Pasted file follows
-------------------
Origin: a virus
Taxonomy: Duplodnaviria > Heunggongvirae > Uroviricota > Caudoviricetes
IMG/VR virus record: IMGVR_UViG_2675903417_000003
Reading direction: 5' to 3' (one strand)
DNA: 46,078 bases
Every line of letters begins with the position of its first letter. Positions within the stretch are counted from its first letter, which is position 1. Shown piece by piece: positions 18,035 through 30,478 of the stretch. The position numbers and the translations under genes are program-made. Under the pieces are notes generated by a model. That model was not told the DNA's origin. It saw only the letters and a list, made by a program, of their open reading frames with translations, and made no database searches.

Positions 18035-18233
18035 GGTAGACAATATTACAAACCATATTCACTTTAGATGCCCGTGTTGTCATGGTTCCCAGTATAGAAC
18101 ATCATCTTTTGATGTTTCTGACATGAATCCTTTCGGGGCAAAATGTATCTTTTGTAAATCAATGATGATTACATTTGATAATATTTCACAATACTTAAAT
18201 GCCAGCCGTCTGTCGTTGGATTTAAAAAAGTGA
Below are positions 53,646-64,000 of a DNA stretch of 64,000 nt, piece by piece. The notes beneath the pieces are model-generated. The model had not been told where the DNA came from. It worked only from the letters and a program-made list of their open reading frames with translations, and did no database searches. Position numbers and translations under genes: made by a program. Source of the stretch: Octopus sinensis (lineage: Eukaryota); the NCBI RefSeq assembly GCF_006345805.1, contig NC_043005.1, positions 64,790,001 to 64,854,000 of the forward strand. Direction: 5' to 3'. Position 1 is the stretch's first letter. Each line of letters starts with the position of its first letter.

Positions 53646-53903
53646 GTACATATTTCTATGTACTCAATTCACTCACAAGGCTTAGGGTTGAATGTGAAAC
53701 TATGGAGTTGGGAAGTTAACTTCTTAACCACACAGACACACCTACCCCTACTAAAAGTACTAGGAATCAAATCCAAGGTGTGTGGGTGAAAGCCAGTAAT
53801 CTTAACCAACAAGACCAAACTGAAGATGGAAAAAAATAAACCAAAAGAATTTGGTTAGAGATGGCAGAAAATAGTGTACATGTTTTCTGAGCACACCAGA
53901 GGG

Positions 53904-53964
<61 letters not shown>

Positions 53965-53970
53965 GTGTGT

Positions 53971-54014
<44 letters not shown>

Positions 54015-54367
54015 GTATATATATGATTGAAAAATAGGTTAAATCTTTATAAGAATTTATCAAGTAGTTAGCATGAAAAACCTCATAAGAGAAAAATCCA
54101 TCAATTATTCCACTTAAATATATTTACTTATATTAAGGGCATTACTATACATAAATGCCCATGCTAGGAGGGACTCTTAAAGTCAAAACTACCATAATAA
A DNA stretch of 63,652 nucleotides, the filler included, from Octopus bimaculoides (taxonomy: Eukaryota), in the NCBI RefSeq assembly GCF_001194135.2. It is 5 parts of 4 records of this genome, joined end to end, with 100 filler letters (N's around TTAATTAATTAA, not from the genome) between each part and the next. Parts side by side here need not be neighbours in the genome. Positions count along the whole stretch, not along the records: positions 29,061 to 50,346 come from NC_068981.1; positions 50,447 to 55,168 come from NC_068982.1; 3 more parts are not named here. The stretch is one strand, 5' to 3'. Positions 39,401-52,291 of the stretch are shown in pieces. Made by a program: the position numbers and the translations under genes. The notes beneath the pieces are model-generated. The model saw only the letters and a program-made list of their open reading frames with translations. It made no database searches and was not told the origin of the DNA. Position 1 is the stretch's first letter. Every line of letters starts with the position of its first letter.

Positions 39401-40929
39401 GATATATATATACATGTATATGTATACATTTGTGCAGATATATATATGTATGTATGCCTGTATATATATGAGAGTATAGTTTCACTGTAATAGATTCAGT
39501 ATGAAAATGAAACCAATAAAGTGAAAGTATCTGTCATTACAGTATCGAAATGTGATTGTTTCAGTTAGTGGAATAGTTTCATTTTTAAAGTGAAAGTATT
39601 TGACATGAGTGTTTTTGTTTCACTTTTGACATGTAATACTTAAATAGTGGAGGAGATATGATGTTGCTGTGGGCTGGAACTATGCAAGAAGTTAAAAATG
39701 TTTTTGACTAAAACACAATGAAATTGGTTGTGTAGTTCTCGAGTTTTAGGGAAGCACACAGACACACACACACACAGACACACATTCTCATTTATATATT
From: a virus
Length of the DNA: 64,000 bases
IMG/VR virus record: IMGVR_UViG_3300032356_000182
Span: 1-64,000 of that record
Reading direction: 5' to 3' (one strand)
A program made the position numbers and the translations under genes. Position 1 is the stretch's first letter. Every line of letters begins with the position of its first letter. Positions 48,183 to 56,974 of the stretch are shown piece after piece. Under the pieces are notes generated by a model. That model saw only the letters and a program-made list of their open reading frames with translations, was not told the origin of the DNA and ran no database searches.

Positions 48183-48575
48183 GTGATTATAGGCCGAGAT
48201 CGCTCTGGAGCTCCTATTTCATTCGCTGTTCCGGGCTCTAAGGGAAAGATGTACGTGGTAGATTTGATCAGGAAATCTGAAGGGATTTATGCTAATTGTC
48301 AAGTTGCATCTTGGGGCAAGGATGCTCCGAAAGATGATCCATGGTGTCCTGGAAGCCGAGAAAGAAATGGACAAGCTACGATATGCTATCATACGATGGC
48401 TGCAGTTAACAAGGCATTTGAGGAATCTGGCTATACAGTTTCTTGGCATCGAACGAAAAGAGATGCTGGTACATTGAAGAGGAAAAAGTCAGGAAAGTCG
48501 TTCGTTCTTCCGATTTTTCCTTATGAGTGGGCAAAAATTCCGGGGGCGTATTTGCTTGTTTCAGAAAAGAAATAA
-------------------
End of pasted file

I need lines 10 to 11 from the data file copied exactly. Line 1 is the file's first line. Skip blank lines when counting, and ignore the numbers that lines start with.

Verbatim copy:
18201 GCCAGCCGTCTGTCGTTGGATTTAAAAAAGTGA
Below are positions 53,646-64,000 of a DNA stretch of 64,000 nt, piece by piece. The notes beneath the pieces are model-generated. The model had not been told where the DNA came from. It worked only from the letters and a program-made list of their open reading frames with translations, and did no database searches. Position numbers and translations under genes: made by a program. Source of the stretch: Octopus sinensis (lineage: Eukaryota); the NCBI RefSeq assembly GCF_006345805.1, contig NC_043005.1, positions 64,790,001 to 64,854,000 of the forward strand. Direction: 5' to 3'. Position 1 is the stretch's first letter. Each line of letters starts with the position of its first letter.